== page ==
On another encounter in a hospital where Mary was being treated she locked herself in a toilet and refused to open the door until Soper left. She refused to accept she was the cause of the outbreaks and that she couldn’t work as a cook.
Soper passed the case over to physician Sara Josephine Baker with whom Mary still refused to engage. In the end Baker had to enlist the help of the New York police who arrested Mary. Stool samples confirmed the presence of Salmonella typhi. In 1908 the Journal of the American Association had dubbed Mallon ‘Typhoid Mary’.
Mary was held in isolation for three years of quarantine. By 1910 she was was released having signed an affidavit that she would no longer work as a cook and take all precautions to prevent infecting others. She began to find work as a laundress a position with less job security and lower income. Having struggled to make ends meet she changed her name to Mary Brown and began to work as a cook again. Typhoid once again followed her.
In 1915 she caused an outbreak at Sloane Hospital for Women in New York City infecting 25 of whom 3 died. As before she left her position following the outbreak but authorities found her visiting a friend and arrested her again. This time there would be no second chance and Mary Mallon spent the rest of her life in quarantine. She worked at the hospital she was confined to cleaning bottles in the laboratory. In 1932 she was paralysed by a stroke. She died of pneumonia on November 11, 1938 aged 69.
At post mortem Salmonella typhia bacteria were found in her gallbladder. She had remained a carrier until her death. We now know that 1 in 20 patients with typhoid fever who are not treated will become carriers. They themselves feel well even though the bacteria lives in their faeces and urine and can be spread by poorly washed hands. This is probably what happened to Mary Mallon.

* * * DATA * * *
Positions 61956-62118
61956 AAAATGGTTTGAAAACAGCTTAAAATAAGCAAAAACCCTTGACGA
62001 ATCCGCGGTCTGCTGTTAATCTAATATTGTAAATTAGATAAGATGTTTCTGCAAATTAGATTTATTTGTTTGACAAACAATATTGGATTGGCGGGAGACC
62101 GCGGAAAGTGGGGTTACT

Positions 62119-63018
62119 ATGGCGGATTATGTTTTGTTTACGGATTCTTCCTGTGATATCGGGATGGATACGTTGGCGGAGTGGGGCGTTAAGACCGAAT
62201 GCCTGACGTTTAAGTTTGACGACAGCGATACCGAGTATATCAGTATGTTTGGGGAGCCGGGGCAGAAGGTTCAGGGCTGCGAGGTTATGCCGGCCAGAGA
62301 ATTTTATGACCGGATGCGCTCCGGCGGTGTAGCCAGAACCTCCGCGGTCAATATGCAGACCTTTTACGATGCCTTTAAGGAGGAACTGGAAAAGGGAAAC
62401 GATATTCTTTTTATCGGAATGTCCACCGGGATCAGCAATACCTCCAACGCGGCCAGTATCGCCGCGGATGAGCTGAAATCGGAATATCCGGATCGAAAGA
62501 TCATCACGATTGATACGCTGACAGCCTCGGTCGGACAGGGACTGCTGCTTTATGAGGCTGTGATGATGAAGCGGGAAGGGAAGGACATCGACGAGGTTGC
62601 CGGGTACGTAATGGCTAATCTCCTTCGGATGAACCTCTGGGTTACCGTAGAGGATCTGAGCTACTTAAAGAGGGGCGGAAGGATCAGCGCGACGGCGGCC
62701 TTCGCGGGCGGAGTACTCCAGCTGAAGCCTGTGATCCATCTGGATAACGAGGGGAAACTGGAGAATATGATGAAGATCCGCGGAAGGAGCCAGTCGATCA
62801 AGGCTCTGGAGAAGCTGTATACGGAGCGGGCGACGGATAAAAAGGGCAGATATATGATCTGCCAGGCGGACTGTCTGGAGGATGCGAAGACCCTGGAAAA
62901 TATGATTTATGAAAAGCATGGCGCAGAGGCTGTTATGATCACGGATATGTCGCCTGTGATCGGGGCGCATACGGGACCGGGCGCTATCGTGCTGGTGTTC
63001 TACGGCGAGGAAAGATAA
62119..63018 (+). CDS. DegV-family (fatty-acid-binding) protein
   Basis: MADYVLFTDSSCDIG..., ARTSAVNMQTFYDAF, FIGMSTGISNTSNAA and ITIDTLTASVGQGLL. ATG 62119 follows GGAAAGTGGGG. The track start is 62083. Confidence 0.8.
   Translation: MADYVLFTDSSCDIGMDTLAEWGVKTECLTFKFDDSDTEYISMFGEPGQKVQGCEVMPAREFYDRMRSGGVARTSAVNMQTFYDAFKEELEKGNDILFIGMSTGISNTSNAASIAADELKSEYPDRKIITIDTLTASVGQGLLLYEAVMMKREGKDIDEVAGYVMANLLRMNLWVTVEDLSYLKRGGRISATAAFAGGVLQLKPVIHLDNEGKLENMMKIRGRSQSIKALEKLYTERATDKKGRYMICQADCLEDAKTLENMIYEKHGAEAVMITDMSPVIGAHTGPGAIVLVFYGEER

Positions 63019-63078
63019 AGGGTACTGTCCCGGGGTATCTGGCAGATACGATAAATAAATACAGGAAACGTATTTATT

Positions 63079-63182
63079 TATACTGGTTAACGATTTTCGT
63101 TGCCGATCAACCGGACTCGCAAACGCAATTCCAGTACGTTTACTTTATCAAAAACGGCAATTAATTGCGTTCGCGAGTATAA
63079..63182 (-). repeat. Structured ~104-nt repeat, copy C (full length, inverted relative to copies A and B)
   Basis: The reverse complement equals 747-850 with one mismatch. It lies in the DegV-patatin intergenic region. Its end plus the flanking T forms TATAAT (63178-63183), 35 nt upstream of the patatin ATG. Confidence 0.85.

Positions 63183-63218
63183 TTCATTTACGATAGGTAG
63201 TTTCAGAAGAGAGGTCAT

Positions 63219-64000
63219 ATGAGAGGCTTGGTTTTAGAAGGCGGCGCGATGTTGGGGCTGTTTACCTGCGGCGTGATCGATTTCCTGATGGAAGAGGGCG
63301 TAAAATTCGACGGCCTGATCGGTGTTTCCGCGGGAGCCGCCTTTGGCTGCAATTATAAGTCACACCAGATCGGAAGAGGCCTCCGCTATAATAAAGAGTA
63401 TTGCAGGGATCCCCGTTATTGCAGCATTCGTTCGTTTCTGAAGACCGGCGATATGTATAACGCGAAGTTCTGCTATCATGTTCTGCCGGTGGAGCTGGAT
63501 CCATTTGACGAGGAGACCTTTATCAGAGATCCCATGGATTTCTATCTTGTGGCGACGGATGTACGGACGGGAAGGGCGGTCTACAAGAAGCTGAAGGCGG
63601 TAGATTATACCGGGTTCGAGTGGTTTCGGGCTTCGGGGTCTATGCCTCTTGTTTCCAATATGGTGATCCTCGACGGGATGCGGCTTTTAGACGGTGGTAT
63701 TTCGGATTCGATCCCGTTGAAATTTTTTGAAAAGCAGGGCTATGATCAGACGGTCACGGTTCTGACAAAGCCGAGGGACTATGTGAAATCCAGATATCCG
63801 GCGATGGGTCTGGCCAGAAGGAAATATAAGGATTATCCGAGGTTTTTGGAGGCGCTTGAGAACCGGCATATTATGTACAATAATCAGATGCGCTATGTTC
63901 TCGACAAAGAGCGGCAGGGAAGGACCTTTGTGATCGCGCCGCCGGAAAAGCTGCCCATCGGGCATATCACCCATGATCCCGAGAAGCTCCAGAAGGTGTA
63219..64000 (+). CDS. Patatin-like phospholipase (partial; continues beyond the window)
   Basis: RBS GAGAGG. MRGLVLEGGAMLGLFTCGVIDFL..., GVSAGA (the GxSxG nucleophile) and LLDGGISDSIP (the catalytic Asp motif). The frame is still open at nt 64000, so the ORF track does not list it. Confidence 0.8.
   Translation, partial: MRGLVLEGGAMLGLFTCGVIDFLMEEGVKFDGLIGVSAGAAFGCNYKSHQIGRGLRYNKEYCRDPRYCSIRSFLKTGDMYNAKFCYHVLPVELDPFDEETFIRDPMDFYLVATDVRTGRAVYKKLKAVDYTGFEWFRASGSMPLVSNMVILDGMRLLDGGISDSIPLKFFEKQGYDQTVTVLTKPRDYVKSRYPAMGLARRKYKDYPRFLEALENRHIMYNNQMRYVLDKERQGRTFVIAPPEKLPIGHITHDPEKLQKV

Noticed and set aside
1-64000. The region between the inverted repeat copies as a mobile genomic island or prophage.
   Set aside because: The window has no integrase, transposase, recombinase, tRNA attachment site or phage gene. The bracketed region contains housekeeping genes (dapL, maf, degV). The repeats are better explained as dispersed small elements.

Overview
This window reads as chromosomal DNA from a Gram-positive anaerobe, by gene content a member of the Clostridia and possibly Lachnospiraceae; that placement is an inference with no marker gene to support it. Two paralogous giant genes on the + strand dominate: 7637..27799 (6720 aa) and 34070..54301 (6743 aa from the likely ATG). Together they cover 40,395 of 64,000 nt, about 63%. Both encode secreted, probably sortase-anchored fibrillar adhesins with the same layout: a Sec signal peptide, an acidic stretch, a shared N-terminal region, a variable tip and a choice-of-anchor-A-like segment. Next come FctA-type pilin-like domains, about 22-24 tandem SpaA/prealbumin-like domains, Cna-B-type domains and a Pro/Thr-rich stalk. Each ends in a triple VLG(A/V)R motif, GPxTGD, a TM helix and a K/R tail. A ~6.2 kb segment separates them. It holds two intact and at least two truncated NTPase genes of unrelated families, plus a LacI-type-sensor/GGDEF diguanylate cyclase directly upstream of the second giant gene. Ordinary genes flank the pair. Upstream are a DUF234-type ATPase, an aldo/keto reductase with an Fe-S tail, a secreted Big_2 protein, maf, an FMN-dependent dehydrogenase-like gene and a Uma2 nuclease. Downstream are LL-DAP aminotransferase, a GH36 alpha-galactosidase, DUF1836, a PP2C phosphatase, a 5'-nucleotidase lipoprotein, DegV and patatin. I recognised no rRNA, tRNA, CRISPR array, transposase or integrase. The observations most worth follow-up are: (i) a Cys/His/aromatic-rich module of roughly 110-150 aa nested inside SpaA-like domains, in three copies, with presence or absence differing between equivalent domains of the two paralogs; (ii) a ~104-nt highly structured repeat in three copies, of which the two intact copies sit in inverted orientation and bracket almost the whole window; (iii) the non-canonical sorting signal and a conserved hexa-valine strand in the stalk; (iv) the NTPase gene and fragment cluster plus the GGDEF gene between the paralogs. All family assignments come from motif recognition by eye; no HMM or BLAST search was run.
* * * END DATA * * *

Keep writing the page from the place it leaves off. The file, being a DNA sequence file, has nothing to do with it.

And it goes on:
Thanks to her aliases and avoiding authorities Mary Mallon may well have caused up to 50 deaths due to typhoid fever.
Mary Mallon and Steve Walsh both show the impact one part of the infection chain can have. However, that’s as far as the similarities go. Mary knew she was contagious and yet continued to work and put people at risk and did all she could to avoid detection. Yes it’s easy for me to criticise a woman who lived a century ago without job security who feared losing her livelihood. Whatever her reasons as a result of her actions people died. Walsh didn’t know he was infected and made himself known to and co-operated with the authorities as soon as he thought he might be. They both illustrate the same key importance of the public health approach; of contact tracing and identifying sources to break the chain of infection. They also show the value of an individual’s attitude. If we think we might be at risk of passing an infectious disease on we all have to make the choice. Are we going to be like Mary Mallon or Steve Walsh?
Thanks for reading
Originally published at https://mcdreeamiemusings.com on March 11, 2020.